The editors have posted a statement on the website. “We, the editors of Cursor, have been experiencing a restriction of our freedom of press for some time now.” They describe the sacking of editor-in-chief Han Konings as a ‘sad conclusion’.

The problem allegedly began with the decision not to publish an article about a conflict of interests. The editorial board opposed publication, stating that the piece did not meet the ‘information needs of the TU/e community’. Cursor’s editors say the article was thoroughly checked and submitted for rebuttal, but great pressure was exerted to keep its contents out of the public eye.

Complaint filed

“The editor-in-chief decided not to publish the article under these circumstances because he was afraid of the consequences”, the editors state. The editor in question, Bridget Spoor, could not accept the decision. She filed a complaint with the university before the summer, which has yet to be dealt with substantively.

In response to questions, Spoor confirms that the reported conflict of interests involves a senior executive at the university. She is not at liberty to say more at this stage as she is currently collaborating with national daily de Volkskrant,which is due to publish a story on the issue soon.

Editor-in-chief Konings held the position for almost 22 years. So far he has declined to comment, other than confirming that it was not his choice to leave and expressing regret at the course of events.

The chair of the editorial board (and non-university member) is Frank Janssen, an expert on reputation and strategy. He could not be contacted this morning. TU/e was not answering the phone either.


The editors at Cursor are calling for a new, independent editorial board and want a say in the appointment of the new editor-in-chief. They also want a review of the editorial statute to ensure their independence.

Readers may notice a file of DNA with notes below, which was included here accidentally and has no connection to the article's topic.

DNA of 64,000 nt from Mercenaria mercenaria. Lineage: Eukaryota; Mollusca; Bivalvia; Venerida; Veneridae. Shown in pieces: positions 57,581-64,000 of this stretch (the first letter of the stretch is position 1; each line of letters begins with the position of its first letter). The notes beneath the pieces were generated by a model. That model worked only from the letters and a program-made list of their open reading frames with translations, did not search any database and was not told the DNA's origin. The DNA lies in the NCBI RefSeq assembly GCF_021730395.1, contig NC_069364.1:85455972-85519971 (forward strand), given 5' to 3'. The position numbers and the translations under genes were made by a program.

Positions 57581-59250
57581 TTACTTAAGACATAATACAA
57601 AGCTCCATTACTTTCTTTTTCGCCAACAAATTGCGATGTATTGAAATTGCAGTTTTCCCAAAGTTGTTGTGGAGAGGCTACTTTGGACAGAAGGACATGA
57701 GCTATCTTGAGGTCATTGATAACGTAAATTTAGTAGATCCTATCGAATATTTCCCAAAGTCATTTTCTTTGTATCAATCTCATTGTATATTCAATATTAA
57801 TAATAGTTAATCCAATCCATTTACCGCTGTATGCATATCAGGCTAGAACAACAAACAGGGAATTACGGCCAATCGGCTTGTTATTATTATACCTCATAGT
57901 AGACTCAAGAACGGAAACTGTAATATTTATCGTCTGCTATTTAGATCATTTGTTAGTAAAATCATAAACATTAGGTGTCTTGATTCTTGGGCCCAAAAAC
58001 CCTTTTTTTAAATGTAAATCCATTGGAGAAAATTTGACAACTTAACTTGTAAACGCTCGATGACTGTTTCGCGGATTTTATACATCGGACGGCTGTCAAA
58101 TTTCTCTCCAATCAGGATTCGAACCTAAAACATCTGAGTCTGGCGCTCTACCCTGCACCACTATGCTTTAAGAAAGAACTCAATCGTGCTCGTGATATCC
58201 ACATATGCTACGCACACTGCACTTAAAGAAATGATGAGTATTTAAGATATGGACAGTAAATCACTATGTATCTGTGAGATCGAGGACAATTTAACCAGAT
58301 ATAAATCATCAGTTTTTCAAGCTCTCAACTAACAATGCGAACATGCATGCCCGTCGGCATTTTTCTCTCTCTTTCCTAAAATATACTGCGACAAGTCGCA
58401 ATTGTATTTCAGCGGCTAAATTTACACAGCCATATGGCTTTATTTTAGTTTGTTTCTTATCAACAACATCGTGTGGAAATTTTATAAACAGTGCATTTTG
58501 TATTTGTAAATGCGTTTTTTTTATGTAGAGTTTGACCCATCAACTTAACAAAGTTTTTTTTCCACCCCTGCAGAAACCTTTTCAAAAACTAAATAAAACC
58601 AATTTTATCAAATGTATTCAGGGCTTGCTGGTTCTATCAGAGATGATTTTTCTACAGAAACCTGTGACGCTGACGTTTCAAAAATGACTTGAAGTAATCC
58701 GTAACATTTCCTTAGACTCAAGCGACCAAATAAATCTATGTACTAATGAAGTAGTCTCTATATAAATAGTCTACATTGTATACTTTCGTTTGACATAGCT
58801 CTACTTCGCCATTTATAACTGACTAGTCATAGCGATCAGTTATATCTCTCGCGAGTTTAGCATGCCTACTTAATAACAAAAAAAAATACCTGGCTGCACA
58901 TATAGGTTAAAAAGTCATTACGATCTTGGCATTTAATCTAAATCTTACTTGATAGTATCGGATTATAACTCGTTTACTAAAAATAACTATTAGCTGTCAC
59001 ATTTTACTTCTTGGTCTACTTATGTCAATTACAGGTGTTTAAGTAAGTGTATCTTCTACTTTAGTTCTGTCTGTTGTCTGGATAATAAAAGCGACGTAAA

These demands have met with support from the association of editors-in-chief for higher education media. The association’s chair, Ries Agterberg, points out that independent editors are not supposed to submit articles to an editorial board before publication in any case.

“This conflict has been going on for a number of years”, says Agterberg, who is editor-in-chief at Utrecht University news platform DUB. “We previously addressed the matter in a letter to the university.” In his view, the current president of the TU/e Executive Board, Robert-Jan Smits, does not see the value of an independent journalistic medium at his university.

“A university is an academic community”, Agterberg insists, “and that includes transparency and debate. What do students and staff need to know? And there are times when what they need to know is something other than what the board wants them to hear. An independent news medium ensures that the information provided is reliable.”


The association of chief editors plans to review the editorial statutes of the various university magazines, Agterberg says, now that the statutes in Eindhoven appear to have offered the editors little protection. “That is important. In recent years, there have been no real problems at other institutions, but these statutes obviously exist for those times when things are not going as they should and as such they need to provide a clear frame of reference.”

Similar conflicts have emerged in the past. But in 2017, then Minister of Education Jet Bussemaker saw no reason to investigate media independence in higher education. She also saw little point in introducing legal guarantees for independence, as proposed by the Socialist Party at the time.

Het Academiegebouw in Groningen

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